Dear Friends & Family,Our family has experienced a number of unsettling changes since our last prayer letter in September. We had been planning to begin our home assignment in the U.S. this coming December but then we received an email from Karl’s brother. Dad was in the hospital. In just a little over a week, our family had packed out of our home in Thailand, said goodbyes, and were on a plane back to the U.S. to begin a year of home assignment - three months earlier than expected. But Karl’s dad would not be there to greet us.We were in plenty of time for the funeral but even if we had jumped on a plane the second we heard he was in the hospital, we would not have gotten back in time to talk with him. It is strange to think that just two years ago we made another unplanned trip to New Hampshire to be with Karl’s mom just before she died.
I knew my eyes were deceiving me but I wanted the deception to be true. I was standing before my father as he lay on a small raised platform, legs covered in a blanket. His chest was moving up and down, almost imperceptibly, as one breathes quietly when asleep. But there was no breathing. No motion. It was all in my mind. This was not the stillness of sleep, but of deathA week earlier I had learned that he was in the hospital. A few days after that I learned that this may be sickness unto death. And after hurrying to pack up our family, arrange our affairs, and get plane tickets, here I was with my father.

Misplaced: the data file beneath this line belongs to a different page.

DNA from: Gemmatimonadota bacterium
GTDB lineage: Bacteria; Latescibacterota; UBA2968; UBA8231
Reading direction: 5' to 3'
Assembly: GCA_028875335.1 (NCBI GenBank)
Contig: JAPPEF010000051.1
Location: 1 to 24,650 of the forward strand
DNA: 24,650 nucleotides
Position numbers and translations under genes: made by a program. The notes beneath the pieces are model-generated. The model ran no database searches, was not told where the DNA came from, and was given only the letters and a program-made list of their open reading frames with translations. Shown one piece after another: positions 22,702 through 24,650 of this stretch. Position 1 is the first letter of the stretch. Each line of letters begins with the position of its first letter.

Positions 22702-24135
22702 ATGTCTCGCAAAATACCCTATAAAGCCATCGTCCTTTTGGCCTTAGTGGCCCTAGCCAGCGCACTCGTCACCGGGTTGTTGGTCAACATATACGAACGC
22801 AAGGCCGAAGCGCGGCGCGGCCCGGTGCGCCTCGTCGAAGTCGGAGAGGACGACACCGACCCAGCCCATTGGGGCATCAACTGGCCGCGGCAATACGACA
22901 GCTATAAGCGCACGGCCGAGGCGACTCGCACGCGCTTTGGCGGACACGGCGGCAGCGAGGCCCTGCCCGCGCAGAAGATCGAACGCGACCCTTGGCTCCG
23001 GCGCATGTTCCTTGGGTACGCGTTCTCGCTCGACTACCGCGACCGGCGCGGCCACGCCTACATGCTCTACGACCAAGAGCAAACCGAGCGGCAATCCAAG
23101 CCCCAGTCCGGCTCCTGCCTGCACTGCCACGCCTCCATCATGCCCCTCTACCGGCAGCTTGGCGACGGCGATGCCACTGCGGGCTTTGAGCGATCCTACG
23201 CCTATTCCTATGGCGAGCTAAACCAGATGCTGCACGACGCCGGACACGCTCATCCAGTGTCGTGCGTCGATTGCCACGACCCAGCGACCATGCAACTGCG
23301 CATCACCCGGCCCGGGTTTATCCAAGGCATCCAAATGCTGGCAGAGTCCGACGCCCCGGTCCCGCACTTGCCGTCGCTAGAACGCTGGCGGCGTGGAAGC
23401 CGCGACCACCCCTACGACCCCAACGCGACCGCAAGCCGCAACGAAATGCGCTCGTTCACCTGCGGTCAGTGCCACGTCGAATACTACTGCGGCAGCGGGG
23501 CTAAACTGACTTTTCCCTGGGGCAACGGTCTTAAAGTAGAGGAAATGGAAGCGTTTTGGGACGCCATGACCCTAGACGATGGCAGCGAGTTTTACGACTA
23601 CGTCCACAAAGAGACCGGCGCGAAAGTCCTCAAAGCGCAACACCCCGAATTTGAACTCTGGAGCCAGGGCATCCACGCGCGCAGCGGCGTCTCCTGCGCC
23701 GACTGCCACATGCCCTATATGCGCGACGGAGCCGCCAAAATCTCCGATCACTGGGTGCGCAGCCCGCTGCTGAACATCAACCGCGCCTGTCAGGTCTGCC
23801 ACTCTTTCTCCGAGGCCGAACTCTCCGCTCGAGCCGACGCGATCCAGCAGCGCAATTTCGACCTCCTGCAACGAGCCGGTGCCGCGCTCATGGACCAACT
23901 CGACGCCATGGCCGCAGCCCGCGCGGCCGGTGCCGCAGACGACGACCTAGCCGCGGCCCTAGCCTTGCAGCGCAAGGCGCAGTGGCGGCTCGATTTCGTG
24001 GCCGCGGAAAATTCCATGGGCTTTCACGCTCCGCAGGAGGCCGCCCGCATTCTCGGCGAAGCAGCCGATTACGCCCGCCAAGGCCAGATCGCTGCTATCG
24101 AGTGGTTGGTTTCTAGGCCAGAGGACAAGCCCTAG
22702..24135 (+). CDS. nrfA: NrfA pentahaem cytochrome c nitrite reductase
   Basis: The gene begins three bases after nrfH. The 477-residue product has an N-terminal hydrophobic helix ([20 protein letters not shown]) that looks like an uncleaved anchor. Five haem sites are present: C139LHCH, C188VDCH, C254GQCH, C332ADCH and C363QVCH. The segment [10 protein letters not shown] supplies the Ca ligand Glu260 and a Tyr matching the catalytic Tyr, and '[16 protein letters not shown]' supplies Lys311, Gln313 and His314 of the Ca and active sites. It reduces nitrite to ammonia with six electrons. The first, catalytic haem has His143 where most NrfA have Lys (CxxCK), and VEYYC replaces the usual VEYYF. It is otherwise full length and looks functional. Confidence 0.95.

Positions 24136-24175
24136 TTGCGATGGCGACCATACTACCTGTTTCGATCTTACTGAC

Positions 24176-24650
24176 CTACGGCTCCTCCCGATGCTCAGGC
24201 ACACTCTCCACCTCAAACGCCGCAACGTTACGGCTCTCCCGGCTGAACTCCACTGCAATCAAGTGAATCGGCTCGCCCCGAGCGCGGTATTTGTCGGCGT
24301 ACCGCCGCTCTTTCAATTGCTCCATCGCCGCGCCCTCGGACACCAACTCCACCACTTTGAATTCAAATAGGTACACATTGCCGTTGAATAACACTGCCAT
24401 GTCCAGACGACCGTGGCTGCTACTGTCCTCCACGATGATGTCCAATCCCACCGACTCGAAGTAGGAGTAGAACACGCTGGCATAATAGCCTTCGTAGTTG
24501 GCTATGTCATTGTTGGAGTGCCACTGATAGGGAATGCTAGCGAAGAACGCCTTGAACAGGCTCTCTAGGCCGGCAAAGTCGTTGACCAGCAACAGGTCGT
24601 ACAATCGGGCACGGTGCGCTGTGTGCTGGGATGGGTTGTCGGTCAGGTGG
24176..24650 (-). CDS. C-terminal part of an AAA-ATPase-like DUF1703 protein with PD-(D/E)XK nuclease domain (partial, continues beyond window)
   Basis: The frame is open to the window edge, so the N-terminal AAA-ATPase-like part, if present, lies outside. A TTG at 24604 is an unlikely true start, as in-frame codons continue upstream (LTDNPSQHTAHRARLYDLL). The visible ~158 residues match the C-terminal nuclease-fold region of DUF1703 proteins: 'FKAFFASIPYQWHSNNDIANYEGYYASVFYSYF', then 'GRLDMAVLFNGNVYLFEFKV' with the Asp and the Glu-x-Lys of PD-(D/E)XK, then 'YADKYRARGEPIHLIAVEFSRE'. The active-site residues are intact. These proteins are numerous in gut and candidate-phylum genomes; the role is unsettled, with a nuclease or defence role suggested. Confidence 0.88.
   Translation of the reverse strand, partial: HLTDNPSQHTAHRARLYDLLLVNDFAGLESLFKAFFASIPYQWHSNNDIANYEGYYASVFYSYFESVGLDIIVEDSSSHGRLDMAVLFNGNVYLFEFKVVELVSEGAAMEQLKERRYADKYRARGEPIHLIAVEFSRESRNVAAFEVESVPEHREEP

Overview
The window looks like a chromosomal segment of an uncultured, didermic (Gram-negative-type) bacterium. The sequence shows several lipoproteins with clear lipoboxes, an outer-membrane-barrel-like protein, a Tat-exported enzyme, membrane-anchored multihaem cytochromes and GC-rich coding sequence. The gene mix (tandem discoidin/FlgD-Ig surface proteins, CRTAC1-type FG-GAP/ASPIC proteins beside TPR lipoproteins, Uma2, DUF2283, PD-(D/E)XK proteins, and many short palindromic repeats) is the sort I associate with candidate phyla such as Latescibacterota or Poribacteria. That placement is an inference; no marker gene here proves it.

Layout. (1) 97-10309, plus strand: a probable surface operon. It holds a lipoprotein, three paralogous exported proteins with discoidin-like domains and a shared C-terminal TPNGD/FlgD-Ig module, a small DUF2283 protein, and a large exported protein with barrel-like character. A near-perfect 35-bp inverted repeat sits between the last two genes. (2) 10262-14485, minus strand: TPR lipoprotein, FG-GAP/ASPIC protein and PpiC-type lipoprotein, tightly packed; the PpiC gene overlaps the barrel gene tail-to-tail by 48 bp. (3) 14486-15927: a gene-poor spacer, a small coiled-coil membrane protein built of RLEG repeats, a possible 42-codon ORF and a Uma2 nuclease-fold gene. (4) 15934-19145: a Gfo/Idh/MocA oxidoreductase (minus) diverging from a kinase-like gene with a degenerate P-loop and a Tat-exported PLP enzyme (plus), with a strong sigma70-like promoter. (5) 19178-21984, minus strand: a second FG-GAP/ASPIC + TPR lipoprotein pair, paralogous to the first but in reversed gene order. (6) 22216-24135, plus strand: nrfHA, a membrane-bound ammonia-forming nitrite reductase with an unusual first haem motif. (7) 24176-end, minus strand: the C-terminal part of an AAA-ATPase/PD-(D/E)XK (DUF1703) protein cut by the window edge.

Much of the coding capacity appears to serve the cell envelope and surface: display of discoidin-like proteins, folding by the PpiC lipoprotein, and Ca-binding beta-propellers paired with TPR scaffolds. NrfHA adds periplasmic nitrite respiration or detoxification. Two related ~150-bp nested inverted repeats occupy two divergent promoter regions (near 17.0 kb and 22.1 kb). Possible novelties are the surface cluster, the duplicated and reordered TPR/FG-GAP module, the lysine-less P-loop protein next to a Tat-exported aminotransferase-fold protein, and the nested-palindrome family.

One of the more colorful aspects of living in Thailand is geckos. On our walls. On our ceiling. On our table. Scurrying across the floors. Converging upon the porch light in hopes of getting some yummy bugs for dinner. However, geckos seem to have an uncanny ability to be in the wrong place at the wrong time, meeting some rather horrible deaths. I can’t begin to tell you how many times I have opened up a door or window only to see a dried up, quite flat, gecko skeleton fall out of the space between the window/door and the frame. Apparently when I had been closing up the house at some point, a poor little gecko didn’t move in time before getting caught in between a closing window/door and the frame. Normally, geckos are extremely quick but unlike flies, they don’t have those compound eyes to anticipate what’s coming from behind them. So, they get squished. Regularly. In anyone were to do some research, I wouldn’t be surprised to find “squished in door frame” to be one of the top causes of gecko death.